The study recruited 17 moderately trained men ages 18-24.

A decrease of over 8% in one rep max strength was observed followed with over a 22% decrease in lower body stability pointing the fact that the stretching also negatively impacted the stabilizing muscles and ligaments of the lower body.

I short, if I were to tell you that we were going to do 10 minutes of pre-workout stretching and the net result would be a decrease in your endurance, power and an increase in your risk of injury, I’m guessing you’d tell me to get lost!

Active Stretching: The Best Pre-workout Warm Up

In light of the fact that static stretching actually inhibits muscle performance and can make you more prone to injury, is there a better way to warm up.

The answer is yes.

Dynamic warm-ups (also called dynamic or active stretching) are the best way to get the blood flowing and loosen up your muscle before you do physical activity.

These include things like:

  • Arm circles
  • Leg swings
  • Jumping jacks
  • Bodyweight squats.

But, even more importantly, it includes doing one or two light warm-up sets on the exercise you are about to perform.

Take squatting, for example.

On squat days my typical warm up is to do 10 forward leg swings and 10 sideways leg swings with a full range of motion.  I follow that up by doing two lightweight squat sets and I’m good to go.

A “warm-up” is simply meant to do exactly as the name implies – warm up your muscles by getting the blood flowing.

And there is actually research supporting the fact that active stretching it an effective way to help prevent injury.

A dynamic warm-up is superior to static stretching because it literally warms the muscle fibers and increases blood flow whereas static stretching actually puts extreme tension on the muscle before it is warm.

In fact, some studies have shown that static stretching decreases localized blood flow to the muscle along with oxygen.

The last thing you want to do is decrease oxygen to the muscle during a warm-up.

The reason is simple, oxygen starved muscles are fatigued muscles.

The way to think about this is just to imagine what would happen if you were doing sprints and were only able to take half the number of breaths?

You’d pass out!

What makes dynamic warm-ups superior is that they drive blood flow and oxygen to the muscles preparing them for activity.

Do Pre-workout Stretches Help Muscle Soreness And Recovery?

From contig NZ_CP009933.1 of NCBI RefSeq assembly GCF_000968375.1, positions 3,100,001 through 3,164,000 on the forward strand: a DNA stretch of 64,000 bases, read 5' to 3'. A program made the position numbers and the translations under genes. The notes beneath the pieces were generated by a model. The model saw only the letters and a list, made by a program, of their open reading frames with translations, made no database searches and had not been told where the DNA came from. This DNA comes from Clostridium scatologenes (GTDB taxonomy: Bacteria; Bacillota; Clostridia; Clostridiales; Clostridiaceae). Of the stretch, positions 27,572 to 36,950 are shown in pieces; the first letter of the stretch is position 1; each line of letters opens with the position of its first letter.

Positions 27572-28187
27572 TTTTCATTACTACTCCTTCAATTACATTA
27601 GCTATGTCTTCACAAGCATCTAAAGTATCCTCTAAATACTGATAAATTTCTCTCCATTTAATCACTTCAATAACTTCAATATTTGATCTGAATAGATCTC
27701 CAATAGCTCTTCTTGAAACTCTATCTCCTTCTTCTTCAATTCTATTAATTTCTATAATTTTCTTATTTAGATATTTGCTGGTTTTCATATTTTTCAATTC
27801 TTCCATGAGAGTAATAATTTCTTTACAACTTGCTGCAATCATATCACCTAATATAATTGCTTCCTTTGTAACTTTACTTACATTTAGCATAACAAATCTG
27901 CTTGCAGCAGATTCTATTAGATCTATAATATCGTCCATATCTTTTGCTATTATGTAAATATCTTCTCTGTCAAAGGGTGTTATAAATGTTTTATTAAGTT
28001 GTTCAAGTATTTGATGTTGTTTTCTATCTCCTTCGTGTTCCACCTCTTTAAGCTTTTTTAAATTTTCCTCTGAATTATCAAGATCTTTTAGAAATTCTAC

Pre-working stretches, warm-up and soreness.

What you see some people doing is stretching their sore muscles.

Let’s say you have a tough leg day workout or you’ve just played an intense game of basketball and you’re sore.  Actually, the soreness sets in about 24 to 48 hours later.

This is called DOMS (delayed onset muscle soreness).

Contrary to popular belief DOMS does not indicate a great workout or even that your muscles will grow bigger.

In fact, it can actually indicate the opposite.

And when if comes to recovery from DOMS what I see some people do is trying to stretch the soreness away.  Yet, once again, research has shown that this does not work.

Quoting from one body of research:

 The evidence derived from mainly laboratory-based studies of stretching indicate that muscle stretching does not reduce delayed-onset muscle soreness in young healthy adults

Typically you would not try to extend those results to the entire population – but it’s fairly safe to say that stretching is not going to be a very effective way to reduce DOMS for anyone.

What happens is that some people with sore muscles will go and stretch and the soreness actually does improve while they are doing it – but all that really happens is that the muscles are being used and so they warm up and the soreness seems to dissipate.

The soreness inevitably returns shortly after the stretching.

And studies (study) support that post game stretching does not alleviate DOMS among athletes either.

Once again, doing active stretching like light walking, arm circles, leg swings and especially foam rolling would be a better way to pump blood through the muscle and aid recovery.

Is Stretching Ever Beneficial?

So does this mean that stretching isn’t really good for anything?

In terms of doing pre-workout stretches in an attempt to reduce injury risk – stretching is not a good idea for the vast majority of people.

However, there are some sports that do require a much greater range of motion than others.  In this event stretching might prove beneficial.  Such sports include things like gymnastics, figure skating, and ballet.

In the event, you participate in any of these athletics that require an extreme range of motion than stretching might prove beneficial.

But, once again, you get the negative with it as well.

For example, extreme flexibility can often come with a price… as many gymnasts go through life with weakened and damaged ligaments, muscles and other issues associated with this extreme flexibility.

As far as other areas where stretching might be beneficial…

Stretching outside of exercise has been shown to improve gait among elderly.

One thing to note, however, is that the mere act of physical activity, especially in the form of lifting weights, can achieve the same thing and much much more among the elderly as the biggest issue with elderly people is that they typically just don’t move around enough.

Final Thoughts

A common misconception is that doing pre-workout stretches reduces the risk of injury.

As we’ve discussed, research shows that this is simply not true.  In fact, study after study shows that not only is pre-workout stretching a waste of time, for the most part, it also can make you more prone to injury.

A far better way to warm-up before exercise is by using dynamic warm-up activities – also known as active stretching.

This includes things like jumping jacks, leg swings, and arm circles.

Also, doing light sets of the weight lifting exercise you are about to perform is a far superior way to warm the muscle and prepare it for lifting.

Some people fear that they will lose flexibility if they do not stretch.

While this may be true, speaking from personal experience – the simple act of lifting weights and participating in athletes enhances flexibility without static stretching.

Not to mention that extreme flexibility can be accompanied by weakened and destabilized ligaments and other issues.